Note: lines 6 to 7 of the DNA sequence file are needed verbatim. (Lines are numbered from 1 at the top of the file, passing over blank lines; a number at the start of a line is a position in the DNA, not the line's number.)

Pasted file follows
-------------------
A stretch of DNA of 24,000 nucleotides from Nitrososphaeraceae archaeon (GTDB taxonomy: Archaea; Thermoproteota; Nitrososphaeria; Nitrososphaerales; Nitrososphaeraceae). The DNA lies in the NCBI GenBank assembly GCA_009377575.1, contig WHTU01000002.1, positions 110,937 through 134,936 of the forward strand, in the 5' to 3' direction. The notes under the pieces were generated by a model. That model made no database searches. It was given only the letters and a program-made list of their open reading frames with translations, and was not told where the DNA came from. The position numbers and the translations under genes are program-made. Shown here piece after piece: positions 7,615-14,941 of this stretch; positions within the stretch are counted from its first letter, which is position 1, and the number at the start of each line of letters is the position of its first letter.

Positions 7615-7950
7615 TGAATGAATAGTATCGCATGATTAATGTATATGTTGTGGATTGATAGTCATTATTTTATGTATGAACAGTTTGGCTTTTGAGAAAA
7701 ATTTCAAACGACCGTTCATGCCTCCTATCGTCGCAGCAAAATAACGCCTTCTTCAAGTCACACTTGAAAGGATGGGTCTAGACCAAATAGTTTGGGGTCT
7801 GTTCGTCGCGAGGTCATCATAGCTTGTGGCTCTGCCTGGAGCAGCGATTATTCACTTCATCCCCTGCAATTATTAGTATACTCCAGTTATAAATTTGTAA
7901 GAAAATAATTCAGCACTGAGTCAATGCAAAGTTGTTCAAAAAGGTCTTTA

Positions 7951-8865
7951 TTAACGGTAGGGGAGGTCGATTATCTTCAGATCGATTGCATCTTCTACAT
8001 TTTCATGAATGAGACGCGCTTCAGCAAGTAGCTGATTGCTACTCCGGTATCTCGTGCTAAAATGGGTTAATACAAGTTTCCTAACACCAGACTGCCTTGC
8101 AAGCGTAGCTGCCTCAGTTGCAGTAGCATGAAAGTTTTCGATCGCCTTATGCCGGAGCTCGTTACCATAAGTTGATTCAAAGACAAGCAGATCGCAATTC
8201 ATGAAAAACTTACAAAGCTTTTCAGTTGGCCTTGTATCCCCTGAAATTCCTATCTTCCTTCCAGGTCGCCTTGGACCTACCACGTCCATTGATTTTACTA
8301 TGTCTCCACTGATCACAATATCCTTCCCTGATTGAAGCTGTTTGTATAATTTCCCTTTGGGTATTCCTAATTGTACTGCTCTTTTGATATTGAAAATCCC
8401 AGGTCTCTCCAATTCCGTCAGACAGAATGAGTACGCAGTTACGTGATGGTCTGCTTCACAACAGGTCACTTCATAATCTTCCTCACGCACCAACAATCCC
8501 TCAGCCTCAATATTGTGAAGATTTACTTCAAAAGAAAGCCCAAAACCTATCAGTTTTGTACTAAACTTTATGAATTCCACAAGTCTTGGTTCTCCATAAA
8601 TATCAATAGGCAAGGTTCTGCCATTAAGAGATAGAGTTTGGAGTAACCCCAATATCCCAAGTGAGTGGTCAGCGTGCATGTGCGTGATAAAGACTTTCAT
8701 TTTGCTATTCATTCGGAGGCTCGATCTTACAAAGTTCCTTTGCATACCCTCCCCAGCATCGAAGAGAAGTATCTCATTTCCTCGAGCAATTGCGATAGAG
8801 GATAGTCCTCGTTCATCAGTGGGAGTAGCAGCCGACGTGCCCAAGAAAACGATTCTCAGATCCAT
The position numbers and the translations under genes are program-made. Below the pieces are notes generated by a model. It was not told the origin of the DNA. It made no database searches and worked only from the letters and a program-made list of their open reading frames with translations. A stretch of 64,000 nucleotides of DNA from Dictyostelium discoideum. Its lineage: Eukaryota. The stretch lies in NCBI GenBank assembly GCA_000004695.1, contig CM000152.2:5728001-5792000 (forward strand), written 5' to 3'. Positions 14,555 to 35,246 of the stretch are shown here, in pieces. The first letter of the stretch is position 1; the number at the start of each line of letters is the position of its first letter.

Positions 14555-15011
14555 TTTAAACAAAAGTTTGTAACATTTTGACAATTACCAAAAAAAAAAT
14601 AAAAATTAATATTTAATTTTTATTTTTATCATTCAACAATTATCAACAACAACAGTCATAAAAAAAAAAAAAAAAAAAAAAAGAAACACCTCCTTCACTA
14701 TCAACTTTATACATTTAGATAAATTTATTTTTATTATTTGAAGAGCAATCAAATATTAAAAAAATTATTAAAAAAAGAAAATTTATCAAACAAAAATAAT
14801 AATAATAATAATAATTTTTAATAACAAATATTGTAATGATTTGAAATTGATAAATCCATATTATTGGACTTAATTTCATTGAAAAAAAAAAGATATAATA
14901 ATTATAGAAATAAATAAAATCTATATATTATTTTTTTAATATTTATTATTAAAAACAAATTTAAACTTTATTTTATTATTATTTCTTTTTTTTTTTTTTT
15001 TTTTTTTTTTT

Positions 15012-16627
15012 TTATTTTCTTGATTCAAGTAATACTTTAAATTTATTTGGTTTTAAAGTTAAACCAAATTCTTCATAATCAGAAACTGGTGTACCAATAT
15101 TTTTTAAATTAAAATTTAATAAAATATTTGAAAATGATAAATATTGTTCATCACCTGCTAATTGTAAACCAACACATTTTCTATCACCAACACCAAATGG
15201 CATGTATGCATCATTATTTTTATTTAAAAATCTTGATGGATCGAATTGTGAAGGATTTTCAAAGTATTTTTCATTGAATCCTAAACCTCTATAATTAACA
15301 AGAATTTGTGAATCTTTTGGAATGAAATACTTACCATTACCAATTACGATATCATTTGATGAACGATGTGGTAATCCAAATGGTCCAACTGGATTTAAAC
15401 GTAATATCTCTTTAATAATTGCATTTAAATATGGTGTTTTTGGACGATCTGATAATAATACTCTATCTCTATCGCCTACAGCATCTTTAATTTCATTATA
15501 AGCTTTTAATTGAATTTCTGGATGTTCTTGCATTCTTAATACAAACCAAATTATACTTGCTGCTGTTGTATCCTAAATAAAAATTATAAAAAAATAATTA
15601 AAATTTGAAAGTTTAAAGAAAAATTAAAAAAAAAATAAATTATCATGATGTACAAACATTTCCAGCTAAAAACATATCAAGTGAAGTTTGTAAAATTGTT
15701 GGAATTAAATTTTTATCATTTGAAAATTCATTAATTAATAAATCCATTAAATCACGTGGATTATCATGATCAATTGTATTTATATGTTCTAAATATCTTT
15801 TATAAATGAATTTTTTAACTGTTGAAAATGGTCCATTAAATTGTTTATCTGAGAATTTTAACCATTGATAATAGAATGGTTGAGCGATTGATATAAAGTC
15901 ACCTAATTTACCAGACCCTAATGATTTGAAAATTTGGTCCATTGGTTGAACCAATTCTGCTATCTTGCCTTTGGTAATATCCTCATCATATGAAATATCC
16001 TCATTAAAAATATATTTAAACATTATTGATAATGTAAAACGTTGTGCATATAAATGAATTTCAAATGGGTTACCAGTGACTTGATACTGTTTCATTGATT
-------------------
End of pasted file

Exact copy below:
7901 GAAAATAATTCAGCACTGAGTCAATGCAAAGTTGTTCAAAAAGGTCTTTA

Positions 7951-8865